Levi MacDougall has played many roles in life, from a man who repeatedly loses his cell phone signal at the most inopportune times to Christian saviour Jesus Christ. But there’s one role you probably never knew he played: paperboy.
MacDougall, 32, best known for his role in the ongoing Rogers Wireless campaign and recently hired as a writer on Comedy Central’s top-rated “Important Things with Demitri Martin,” spent his formative years in Hay River and once worked as a paperboy for The Hub. His family, which included his mom Bess, his older sister Jennifer and younger brothers Matthew Davis (who was conceived in Hay River) and Geoff Davis, lived in a home on Riverview Drive close to the West Channel Bridge after moving north from Ignace, Ontario. MacDougall attended Princess Alexandra School from kindergarten to grade three, before his family moved to Calgary when he was eight.
“I don’t think there was ever a point where I was overtly a class clown,” he said on the phone from Los Angeles, California during a break from “Important Things.” “I think I tended to be quieter and joked around mostly with groups of friends. I was never really the big extrovert in class.”
Growing up near the West Channel Bridge, MacDougall said he still has fond memories of his time in Hay River.
“It was really great being able to bike from one end of the town to the next,” he recalled. “A lot of little things, of course, that I didn’t appreciate until I got into the city.”
His stepfather, Ian Davis, worked as a manager at the Department of the Environment and Natural Resources’ Fire Management base in Hay River. MacDougall recalls family of staff members receiving a helicopter ride once a year.
While in Calgary, MacDougall began taking improv courses with the Loose Moose Theatre Company when he was 17, after first being exposed to the world of stand-up comedy at the age of 12. After graduating from high school in Calgary, MacDougall moved to Toronto where he spent the better part of a decade honing his skills as a comedian.
“I think it just came from it seeming like the best way to get funny ideas out to people,” he said of his decision to take up improv and stand-up comedy. “Initally I found the hardest thing was forcing myself to get on stage. Loose Moose … was a really great place to start.”
From there, MacDougall became involved in amateur comedy nights, following his move to Toronto in 2000.
In 2001 he won the Tim Sims Encouragement Fund Award, which is presented by the Ontario Arts Foundation to a promising comic who is in the early stages of their career. Three years later MacDougall recorded a one-hour stand-up special for CTV’s “Comedy Now.” The special went on to win two Canadian Comedy Awards and garnered a Gemini nomination. He was later a founding member of the comedy troupe The Distractions as one of the brains behind a comedy collective known as Laugh Sabbath. He was also a series regular on The Comedy Network’s show “Hotbox” as well as “The John Dore Show,” where he appeared as Jesus Christ. MacDougall’s stand-up career has taken him to festivals in Boston, Chicago, Toronto, Brampton, Halifax, Montreal and Prince Edward Island. He said he takes something away from every experience.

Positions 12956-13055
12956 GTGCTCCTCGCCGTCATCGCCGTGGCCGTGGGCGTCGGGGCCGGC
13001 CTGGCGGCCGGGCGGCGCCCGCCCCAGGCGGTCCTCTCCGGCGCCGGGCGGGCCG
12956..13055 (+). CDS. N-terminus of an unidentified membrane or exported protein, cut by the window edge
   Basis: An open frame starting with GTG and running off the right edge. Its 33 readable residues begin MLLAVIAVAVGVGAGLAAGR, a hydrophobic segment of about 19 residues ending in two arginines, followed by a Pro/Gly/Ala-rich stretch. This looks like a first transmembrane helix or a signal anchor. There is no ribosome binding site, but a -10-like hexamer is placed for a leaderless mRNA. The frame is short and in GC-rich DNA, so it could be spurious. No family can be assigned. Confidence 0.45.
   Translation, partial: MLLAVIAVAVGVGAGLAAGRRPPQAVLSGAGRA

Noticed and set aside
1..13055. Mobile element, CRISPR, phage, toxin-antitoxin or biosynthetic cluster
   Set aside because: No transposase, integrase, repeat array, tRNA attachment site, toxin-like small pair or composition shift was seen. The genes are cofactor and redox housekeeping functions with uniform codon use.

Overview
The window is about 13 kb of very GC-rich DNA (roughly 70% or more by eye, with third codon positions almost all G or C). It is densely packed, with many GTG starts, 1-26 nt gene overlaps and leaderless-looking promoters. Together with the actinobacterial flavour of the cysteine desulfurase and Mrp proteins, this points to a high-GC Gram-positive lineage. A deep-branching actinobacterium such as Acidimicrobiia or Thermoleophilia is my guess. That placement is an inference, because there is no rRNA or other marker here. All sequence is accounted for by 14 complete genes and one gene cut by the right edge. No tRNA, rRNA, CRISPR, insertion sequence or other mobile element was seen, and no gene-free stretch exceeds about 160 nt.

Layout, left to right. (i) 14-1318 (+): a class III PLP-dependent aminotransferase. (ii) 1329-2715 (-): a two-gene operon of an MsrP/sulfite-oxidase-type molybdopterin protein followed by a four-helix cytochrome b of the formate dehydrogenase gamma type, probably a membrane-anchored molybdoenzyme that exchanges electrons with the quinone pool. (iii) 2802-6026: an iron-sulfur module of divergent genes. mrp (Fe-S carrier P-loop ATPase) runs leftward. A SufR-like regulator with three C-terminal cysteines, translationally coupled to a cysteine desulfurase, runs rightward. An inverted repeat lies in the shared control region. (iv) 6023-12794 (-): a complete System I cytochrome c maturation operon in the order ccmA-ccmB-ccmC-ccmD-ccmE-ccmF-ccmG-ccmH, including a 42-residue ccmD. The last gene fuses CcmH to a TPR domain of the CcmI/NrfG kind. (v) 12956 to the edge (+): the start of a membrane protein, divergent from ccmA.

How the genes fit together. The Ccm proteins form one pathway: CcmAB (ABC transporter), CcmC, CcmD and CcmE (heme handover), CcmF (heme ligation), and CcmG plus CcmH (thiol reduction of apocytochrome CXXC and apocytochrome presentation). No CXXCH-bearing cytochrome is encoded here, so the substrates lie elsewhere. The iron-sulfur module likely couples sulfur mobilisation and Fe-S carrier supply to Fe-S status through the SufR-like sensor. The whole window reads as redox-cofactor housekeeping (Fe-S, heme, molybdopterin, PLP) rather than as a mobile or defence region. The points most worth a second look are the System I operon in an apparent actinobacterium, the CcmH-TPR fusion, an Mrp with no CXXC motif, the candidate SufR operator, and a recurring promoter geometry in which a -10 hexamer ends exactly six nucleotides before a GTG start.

“Every show reinforces, or changes, my view of what my voice is or what will work best for jokes,” he said.
The Rogers Wireless campaign “was a bizarre side road that just came up along the way.”
“It certainly helped to keep me sustained as stand-up was not so lucrative in Canada at the time,” he explained.
His next big break came last July following a show at the Upright Citizens Brigade in Los Angeles, California. After posting a clip of himself performing on the Comedy Death-Ray show to his website – www.levimacdougall – MacDougall received a call from Demetri Martin offering him a writing position on his show. The writing team behind the show includes a number of veteran comedy writers and Emmy Award winners from such hits as “Late Night with Conan O’Brien,” “Late Night with David Letterman,” and “Newsradio.”
“The nice thing about this show is it’s been all over the place as far as formats go,” he said. “You can have a small, 12-second joke between sketches (or) there can be longer sketches. It’s a pretty good receptacle for pretty much any idea. It doesn’t mean you have to throw something out because it doesn’t fit in a larger context.”
While he enjoys stand-up, MacDougall said he also enjoys writing because it’s less nerve-wracking and also allows him to work with jokes and ideas in a more “pristine, ideal state on a page.”
“I think most of the performances I have been involved in have stemmed from the writing as far as sketch and stand-up go,” he said.
A return trip to Hay River is in the planning stages. Last Christmas MacDougall gave a small, glass inukshuk to each of his siblings with the promise of a road trip north to Hay River sometime this year, if his schedule allows.
“I kind of made a point of obligating myself (to return) because it was something I’ve been putting off for so long.”